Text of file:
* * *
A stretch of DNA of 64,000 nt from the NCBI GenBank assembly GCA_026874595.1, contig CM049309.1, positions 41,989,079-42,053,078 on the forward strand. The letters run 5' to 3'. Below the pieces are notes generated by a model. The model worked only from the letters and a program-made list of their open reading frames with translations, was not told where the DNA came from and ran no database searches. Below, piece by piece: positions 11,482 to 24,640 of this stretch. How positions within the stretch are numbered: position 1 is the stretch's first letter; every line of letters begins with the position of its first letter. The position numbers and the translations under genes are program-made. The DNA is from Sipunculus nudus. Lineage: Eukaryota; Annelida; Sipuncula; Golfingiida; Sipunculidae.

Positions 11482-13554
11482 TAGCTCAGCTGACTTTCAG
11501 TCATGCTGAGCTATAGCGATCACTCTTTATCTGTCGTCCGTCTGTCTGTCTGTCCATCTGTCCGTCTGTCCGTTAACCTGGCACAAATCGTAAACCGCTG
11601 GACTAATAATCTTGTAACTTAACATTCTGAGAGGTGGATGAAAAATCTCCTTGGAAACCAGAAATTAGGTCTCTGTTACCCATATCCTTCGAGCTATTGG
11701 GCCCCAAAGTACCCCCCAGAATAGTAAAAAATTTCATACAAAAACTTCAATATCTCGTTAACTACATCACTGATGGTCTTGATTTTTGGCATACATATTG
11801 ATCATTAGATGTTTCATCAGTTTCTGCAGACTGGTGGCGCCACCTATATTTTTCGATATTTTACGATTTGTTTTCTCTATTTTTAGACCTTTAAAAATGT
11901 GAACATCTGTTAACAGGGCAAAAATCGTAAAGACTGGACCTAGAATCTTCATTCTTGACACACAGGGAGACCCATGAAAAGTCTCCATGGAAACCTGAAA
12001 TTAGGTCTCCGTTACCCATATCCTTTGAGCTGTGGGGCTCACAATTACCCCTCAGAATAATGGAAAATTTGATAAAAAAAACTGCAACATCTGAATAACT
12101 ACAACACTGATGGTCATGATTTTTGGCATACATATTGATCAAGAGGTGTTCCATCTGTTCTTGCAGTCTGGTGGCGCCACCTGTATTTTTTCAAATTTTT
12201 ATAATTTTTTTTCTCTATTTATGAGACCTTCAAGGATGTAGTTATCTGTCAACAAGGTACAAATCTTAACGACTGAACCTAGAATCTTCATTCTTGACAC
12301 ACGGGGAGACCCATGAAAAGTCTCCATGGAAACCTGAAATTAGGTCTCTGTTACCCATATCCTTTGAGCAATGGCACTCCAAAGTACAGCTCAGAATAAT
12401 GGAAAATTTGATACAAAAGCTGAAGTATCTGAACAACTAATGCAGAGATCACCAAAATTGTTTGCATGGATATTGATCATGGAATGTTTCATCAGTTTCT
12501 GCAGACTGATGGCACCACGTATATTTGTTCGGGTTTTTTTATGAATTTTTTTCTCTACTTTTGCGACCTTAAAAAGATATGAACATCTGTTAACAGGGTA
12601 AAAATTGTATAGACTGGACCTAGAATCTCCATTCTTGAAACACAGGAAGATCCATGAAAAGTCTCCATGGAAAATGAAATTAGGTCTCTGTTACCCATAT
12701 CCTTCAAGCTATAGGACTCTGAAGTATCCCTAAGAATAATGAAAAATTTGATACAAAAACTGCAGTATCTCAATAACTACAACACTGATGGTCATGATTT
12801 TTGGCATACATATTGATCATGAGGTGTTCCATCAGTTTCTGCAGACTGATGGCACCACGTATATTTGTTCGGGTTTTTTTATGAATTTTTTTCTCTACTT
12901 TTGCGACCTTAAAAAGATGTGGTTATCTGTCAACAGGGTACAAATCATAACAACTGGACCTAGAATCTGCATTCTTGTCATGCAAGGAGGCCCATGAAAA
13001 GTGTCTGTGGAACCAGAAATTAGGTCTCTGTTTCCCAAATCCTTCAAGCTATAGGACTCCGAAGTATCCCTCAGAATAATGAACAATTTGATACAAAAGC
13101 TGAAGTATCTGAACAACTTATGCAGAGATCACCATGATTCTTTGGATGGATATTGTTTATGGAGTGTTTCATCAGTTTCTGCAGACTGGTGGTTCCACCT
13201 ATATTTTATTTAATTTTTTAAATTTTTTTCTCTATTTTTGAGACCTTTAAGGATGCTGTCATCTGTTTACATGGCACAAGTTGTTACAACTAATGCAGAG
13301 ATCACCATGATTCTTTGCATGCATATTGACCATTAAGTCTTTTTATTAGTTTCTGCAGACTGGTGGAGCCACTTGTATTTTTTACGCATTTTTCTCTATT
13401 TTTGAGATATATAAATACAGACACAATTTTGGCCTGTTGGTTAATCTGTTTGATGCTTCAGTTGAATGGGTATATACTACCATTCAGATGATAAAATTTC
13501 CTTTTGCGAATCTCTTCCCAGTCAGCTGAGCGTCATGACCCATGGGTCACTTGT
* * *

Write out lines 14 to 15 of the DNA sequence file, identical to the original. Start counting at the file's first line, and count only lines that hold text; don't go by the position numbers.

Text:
12501 GCAGACTGATGGCACCACGTATATTTGTTCGGGTTTTTTTATGAATTTTTTTCTCTACTTTTGCGACCTTAAAAAGATATGAACATCTGTTAACAGGGTA
12601 AAAATTGTATAGACTGGACCTAGAATCTCCATTCTTGAAACACAGGAAGATCCATGAAAAGTCTCCATGGAAAATGAAATTAGGTCTCTGTTACCCATAT